Tuesday Jun 05 2012
Rock Creek school garden sows enthusiasm for healthy eating
By: Gloria Young Home & Garden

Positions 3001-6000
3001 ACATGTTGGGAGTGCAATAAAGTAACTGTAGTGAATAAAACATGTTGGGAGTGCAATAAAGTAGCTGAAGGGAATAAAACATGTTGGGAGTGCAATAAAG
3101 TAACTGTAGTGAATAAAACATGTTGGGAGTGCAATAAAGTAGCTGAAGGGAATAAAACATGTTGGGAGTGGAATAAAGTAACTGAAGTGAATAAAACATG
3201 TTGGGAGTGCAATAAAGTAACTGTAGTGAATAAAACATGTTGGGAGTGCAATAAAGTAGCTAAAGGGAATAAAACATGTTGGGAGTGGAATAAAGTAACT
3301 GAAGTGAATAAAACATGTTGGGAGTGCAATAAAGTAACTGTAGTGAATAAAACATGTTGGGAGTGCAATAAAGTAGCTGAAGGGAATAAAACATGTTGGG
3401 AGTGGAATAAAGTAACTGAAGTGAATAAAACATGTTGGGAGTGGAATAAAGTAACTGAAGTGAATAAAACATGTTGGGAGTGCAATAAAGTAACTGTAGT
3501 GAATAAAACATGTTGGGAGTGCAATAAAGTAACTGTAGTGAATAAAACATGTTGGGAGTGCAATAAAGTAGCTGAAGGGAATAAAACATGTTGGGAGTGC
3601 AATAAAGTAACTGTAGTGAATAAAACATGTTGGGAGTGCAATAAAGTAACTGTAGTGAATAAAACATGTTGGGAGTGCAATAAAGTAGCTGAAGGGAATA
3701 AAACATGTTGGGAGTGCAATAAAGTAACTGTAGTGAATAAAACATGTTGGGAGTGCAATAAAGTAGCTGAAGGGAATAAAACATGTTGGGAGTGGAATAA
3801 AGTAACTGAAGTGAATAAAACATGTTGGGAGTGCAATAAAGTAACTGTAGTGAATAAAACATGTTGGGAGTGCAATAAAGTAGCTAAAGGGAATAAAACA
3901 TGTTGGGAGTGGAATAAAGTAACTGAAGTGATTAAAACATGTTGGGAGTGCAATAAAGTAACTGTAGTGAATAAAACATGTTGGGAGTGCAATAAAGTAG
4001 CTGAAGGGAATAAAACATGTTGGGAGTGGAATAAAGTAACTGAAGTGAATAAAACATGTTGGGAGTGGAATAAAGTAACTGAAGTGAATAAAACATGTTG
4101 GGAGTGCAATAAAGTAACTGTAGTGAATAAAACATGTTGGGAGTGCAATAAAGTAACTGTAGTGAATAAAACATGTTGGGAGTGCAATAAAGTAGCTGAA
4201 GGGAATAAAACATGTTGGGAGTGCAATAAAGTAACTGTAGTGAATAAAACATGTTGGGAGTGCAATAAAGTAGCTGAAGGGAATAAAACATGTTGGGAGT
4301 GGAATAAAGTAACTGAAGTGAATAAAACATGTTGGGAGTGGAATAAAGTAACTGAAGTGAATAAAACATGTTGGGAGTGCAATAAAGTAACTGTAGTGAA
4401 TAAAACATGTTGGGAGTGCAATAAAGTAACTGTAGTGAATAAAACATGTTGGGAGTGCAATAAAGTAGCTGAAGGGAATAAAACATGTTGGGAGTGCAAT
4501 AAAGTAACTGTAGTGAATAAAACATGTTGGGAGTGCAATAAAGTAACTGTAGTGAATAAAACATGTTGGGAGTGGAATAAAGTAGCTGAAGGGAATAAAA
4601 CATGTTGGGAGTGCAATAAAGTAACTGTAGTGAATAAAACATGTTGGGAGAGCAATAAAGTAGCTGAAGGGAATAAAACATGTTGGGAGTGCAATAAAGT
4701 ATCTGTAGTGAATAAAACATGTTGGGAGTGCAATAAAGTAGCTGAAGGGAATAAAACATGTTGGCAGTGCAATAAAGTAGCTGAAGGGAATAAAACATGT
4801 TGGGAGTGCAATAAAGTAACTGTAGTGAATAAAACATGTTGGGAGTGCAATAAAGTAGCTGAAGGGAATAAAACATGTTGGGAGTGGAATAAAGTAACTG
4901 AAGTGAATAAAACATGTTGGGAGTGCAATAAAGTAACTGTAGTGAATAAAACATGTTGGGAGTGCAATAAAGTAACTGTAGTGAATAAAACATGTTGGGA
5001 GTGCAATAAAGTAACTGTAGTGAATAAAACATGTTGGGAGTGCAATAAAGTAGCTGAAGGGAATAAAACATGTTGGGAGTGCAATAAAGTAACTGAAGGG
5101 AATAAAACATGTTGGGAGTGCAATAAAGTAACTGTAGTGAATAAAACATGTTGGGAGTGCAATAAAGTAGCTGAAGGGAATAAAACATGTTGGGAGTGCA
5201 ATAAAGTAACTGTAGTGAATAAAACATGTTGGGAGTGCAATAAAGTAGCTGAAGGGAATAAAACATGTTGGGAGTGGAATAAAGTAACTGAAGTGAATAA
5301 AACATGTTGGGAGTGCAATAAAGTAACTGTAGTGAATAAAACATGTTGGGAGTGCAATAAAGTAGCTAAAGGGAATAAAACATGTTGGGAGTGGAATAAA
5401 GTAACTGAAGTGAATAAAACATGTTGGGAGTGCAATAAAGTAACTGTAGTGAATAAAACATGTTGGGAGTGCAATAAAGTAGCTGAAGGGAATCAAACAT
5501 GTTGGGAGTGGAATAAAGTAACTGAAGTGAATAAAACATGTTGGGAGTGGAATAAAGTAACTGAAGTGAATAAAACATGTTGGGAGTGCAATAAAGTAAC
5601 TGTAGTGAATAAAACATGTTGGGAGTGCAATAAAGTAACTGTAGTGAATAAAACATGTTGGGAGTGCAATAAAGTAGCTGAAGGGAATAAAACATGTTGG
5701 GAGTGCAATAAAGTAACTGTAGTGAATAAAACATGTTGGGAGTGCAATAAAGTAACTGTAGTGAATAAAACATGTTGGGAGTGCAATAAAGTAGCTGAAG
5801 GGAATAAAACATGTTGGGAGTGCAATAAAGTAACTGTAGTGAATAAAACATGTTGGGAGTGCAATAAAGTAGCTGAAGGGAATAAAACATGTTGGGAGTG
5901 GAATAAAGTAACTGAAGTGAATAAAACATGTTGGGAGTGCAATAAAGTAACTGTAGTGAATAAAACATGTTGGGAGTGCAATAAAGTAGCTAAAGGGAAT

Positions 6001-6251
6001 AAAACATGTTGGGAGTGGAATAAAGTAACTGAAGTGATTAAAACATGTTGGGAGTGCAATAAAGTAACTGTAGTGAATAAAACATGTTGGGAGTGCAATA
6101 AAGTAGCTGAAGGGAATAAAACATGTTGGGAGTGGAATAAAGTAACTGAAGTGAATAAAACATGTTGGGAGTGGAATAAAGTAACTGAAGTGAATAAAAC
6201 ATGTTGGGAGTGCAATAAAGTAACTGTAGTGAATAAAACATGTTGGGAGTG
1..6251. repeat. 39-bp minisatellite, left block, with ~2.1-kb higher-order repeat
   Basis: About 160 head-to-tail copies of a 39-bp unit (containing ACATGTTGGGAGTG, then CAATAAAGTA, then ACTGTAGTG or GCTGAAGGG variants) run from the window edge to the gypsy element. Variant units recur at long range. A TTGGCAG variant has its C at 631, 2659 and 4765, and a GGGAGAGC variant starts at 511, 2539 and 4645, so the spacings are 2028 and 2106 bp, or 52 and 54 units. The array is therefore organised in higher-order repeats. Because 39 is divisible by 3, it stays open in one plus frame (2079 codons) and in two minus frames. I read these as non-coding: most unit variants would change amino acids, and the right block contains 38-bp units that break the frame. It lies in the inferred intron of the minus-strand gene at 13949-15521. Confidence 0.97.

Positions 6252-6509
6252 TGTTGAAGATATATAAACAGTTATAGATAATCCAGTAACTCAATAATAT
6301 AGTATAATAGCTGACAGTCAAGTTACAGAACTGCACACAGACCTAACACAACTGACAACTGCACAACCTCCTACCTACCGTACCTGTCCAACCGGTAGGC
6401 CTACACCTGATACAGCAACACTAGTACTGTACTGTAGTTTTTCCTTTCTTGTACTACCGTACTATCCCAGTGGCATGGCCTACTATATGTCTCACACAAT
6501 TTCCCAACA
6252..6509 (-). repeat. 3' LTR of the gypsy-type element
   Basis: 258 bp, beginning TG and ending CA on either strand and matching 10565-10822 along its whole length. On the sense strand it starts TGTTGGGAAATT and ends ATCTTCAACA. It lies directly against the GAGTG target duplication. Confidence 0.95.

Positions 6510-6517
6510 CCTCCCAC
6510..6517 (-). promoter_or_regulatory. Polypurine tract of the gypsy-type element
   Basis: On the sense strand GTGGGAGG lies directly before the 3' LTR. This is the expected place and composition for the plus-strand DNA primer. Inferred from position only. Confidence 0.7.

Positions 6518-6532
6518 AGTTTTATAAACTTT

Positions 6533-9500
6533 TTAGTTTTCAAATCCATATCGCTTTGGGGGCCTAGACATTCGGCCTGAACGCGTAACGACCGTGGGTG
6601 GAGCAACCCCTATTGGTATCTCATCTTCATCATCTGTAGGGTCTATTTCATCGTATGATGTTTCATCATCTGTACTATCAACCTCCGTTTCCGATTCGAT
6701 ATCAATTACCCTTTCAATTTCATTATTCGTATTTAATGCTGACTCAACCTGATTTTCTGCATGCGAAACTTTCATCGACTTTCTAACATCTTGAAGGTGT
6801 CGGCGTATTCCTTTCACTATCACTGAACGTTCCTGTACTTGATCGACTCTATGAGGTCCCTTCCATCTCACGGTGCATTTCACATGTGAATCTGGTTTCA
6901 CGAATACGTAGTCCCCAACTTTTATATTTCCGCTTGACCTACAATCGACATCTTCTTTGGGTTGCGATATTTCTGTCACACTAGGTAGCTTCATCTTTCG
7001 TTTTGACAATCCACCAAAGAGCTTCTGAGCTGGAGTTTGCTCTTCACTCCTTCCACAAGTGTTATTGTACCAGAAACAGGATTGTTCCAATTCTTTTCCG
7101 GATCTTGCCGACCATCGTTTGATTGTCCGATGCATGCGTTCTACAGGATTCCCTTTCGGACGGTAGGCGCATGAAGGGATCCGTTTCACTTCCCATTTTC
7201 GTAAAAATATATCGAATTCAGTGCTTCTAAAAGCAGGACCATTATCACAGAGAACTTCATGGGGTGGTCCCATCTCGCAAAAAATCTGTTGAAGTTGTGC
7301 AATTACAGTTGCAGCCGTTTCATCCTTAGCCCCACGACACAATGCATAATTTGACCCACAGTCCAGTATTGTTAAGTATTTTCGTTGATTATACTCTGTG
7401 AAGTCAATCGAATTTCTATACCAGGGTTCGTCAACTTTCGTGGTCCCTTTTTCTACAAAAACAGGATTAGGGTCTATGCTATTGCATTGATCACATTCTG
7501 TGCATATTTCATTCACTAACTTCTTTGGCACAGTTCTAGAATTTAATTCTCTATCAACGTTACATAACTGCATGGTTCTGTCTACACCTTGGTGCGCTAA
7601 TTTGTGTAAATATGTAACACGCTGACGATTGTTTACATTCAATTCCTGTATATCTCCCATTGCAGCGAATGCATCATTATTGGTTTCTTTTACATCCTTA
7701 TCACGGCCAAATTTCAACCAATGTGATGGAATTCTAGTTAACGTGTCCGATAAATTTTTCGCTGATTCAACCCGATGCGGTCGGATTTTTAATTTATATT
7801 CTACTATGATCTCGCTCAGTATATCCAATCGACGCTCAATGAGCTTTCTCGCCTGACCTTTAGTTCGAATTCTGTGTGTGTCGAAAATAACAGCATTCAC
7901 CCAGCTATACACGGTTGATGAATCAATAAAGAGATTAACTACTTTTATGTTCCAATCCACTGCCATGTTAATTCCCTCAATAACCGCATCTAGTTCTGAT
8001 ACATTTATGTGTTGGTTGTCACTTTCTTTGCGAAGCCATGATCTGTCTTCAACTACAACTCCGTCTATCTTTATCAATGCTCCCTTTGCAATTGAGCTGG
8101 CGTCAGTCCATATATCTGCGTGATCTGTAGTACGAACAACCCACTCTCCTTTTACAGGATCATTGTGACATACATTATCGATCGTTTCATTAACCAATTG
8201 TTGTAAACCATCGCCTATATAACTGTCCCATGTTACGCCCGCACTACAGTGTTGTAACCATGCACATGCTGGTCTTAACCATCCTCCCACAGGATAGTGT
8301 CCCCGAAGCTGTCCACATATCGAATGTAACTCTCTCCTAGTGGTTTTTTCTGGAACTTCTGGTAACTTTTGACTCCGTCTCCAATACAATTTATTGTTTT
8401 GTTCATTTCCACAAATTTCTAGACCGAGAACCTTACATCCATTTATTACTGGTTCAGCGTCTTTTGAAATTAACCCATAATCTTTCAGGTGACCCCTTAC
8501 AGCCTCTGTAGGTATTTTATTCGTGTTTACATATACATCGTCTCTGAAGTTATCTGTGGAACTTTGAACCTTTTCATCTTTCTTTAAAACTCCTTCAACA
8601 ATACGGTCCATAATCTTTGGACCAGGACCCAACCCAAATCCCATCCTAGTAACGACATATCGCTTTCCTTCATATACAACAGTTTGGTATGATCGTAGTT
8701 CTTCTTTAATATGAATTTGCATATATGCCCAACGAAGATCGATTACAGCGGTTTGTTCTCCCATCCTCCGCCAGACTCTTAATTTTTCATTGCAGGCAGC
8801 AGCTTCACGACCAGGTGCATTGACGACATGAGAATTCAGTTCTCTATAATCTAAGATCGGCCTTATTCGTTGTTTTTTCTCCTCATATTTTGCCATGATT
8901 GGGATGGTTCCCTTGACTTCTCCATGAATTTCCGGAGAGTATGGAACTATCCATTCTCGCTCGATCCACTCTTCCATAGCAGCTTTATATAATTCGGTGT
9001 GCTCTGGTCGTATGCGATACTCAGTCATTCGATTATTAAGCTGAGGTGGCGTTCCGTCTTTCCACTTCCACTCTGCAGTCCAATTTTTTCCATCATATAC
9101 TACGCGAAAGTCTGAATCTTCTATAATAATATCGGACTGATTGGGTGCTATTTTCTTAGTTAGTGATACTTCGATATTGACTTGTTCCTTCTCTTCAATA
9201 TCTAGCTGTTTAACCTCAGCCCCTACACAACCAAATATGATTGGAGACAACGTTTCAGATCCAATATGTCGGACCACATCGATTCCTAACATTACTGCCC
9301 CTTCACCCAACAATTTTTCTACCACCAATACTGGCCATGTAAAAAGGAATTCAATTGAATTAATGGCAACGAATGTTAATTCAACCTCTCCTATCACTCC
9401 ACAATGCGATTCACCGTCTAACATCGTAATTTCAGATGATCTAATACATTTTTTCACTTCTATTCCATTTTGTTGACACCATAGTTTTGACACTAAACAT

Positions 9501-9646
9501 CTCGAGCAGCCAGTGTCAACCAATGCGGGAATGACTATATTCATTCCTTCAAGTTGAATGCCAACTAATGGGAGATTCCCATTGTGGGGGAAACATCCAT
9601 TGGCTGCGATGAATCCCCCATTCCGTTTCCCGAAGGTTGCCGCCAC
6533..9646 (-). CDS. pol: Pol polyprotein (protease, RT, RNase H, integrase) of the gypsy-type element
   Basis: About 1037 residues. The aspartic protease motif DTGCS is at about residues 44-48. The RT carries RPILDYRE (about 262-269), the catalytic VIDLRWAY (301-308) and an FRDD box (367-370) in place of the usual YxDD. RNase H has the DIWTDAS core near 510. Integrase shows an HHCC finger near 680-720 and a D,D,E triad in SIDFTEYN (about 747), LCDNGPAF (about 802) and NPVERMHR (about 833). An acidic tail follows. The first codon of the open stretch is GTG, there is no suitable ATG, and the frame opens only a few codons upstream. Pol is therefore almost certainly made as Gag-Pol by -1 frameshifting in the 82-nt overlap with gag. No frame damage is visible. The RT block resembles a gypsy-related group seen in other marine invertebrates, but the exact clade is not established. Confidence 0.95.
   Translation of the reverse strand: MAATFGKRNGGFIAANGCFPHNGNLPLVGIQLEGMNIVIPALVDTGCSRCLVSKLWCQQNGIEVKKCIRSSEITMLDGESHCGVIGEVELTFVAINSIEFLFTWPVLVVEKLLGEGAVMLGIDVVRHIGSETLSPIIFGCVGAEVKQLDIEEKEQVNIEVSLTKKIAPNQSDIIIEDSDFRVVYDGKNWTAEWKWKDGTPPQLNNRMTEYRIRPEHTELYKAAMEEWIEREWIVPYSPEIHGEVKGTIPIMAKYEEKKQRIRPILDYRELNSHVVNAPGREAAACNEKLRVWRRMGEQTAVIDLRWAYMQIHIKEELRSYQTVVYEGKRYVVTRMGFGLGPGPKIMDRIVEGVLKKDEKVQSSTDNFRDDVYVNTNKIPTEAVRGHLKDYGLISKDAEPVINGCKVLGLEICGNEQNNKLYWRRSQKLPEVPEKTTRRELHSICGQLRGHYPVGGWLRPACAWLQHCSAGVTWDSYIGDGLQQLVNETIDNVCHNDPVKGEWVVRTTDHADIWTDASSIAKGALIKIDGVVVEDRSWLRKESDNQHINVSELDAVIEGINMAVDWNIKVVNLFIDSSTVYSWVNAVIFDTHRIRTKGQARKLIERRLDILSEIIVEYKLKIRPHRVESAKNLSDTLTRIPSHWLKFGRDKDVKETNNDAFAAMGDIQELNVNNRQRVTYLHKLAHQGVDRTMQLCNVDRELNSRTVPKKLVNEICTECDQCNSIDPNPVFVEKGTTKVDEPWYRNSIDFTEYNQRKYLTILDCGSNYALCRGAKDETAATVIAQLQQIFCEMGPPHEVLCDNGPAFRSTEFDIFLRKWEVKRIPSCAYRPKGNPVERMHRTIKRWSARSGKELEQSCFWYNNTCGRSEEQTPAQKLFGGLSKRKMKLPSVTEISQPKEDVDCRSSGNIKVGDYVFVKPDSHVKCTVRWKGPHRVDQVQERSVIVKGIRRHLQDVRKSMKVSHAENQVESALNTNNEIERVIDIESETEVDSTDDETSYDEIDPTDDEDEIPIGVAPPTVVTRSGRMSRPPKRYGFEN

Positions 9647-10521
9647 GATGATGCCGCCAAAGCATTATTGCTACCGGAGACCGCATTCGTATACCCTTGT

The menu at Rock Creek Elementary cafeteria has had a special addition lately ? lettuce from the school garden. Back in production since last fall, the garden got a spring renovation thanks to a partnership with Home Depot in Auburn. Volunteer Ella Rossitto, who was a longtime teacher at Rock Creek, has taken the lead in bringing the garden back to life. Early this year she approached Home Depot assistant manager Adel Suljic about the partnership. ?He said (the store) had been looking for someone close by to partner with. So he put in a grant for $6,000 of materials and free labor,? Rossitto said. ?(Home Depot volunteers) redid the raised beds and built three more beds. They dug trenches and put in a drip (system) to all of the beds. They have renovated an outdoor picnic area, put up shade cloth, cleared out blackberry bushes and repaired the chain link fences.? Employees donated time to do the work. ?We had 12 employees working on it on multiple days,? Suljic said. He singled out two employees who had key roles in the project. ?I would like to give kudos to Phil Butterfield and Allan Donaldson,? he said. ?Phil is a retired contractor and he developed a plan of how to execute (the garden renovation) and did a majority of the work. Allan designed the irrigation system and installed it.? Students and volunteers planted the lettuce crop ? red sail and green romaine ? in May, after the renovation was completed. They also grew radishes. ?The second- and third-graders are our planters for the cafeteria food,? Rossitto said. ?Next year we?ll have more involvement with kindergarten and first grade.? Part of the emphasis on gardening is through First Lady Michelle Obama?s push for school gardens to provide food for kids, she added. The renovation has increased students? interest and excitement about the garden. But that enthusiasm doesn?t always extend to eating what is grown. ?There is a barrier,? Rossitto said. ?Children aren?t used to red lettuce. ? Some people even refused to taste it. I?ve found, as I did with cauliflower and cabbages, if you have the kids wash the food and eat it in the garden, they become more open to try it. We?ve been washing up some sugar snap peas that children are eating for the first time. You have one child who bites into it and then the other children will try it. ? We always have those real brave ones who will try it.? Even though the school year is ending, work in the garden will continue. ?Next year they are going to be serving more vegetables in the school lunches, so I planted a lot to take care of over the summer,? Rossitto said. ?We have tomatoes for August when school starts. We also have quite a bit of butternut squash and are going to start planting more for the cafeteria. There are guidelines that the cafeteria has to serve a certain amount of greens and orange vegetables like carrots. We?re going to be planting according to the guidelines. That?s our goal.? Working on the project is special for Rossitto. ?It?s bunched up with the garden and it is also about kids eating nutritious food,? she said. ?When I taught at school, kids would eat lunch in the classroom with the teacher (occasionally). ? Once a month, we?d have kids come in and I didn?t see many fresh vegetables. ... Everything was wrapped in plastic. And that?s kind of how the lunch program used to be. Now it is starting to change with the awareness. We have a nice salad bar now.? Rossitto has received a lot of support from the community and the school district for the garden, including Principal Suzanne Flint and members of the teaching staff. "We have a lot of wonderful volunteers that work in our garden," Flint said in an email. "Having the Home Depot come to Rock Creek and tackle some huge projects has been amazing, and it has inspired and motivated us to continue our work! ... Master Gardeners and school staff spent many hours working in the garden, and it was wonderful to have such knowledgeable and hard-working members of The Home Depot staff direct us! Rock Creek students have enjoyed planting, harvesting and eating the fruit and vegetables in the garden, and we are looking forward to growing and serving even more! We honestly could not have accomplished this much without the help of The Home Depot!" Diane Brooks, food services manager for Auburn Union, has been very supportive, too. Some of the funding to purchase seeds and plants came through food services, Rossitto said. ?(Brooks) is enthusiastic and supportive of what I?m doing,? Rossitto said. ?She is so excited. It?s the perfect volunteer job to get to work with enthusiastic kids.? Lysa Sassman, second-grade teacher at Rock Creek, said her students have loved spending time in the garden. ?They have benefited in many ways,? she said in an email. ?They know how things grow and have eaten new foods they have grown themselves. Many would not have had this opportunity otherwise. We are looking forward to continuing this great program next year!? The master gardeners are also lending a hand and will assist Rossitto through the summer. ?We all keep an eye on (the garden),? she said. When students return for the fall, they?ll get to plant carrots, kale, cauliflower, broccoli, radishes and more lettuce. ?We?ll be filling up the beds in August and September,? Rossitto said. According to Suljic, Home Depot gets a variety of donation requests weekly. ?When Ella first contacted me, I thought it was a worthwhile project,? he said. ?Since a lot of our associates? children go to that school, we decided to partner with our divisional representatives to see if we could get the grant. We went out there and talked to Principal Flint about what (the school would) like to do. (We added up) everything we would need to execute it and submitted it to our corporate office and it came to $6,000. ?We have a very special relationship with Rock Creek Elementary. The kindergartners, first and second-graders come to our store and we give them tours. They represent a large number of participants in our monthly children?s workshops. So the school is very special to us.? Suljic said that Home Depot is currently working on another project to build a wheel chair ramp for a disabled veteran in Auburn and welcomes requests from 501(c)(3) organizations in the area.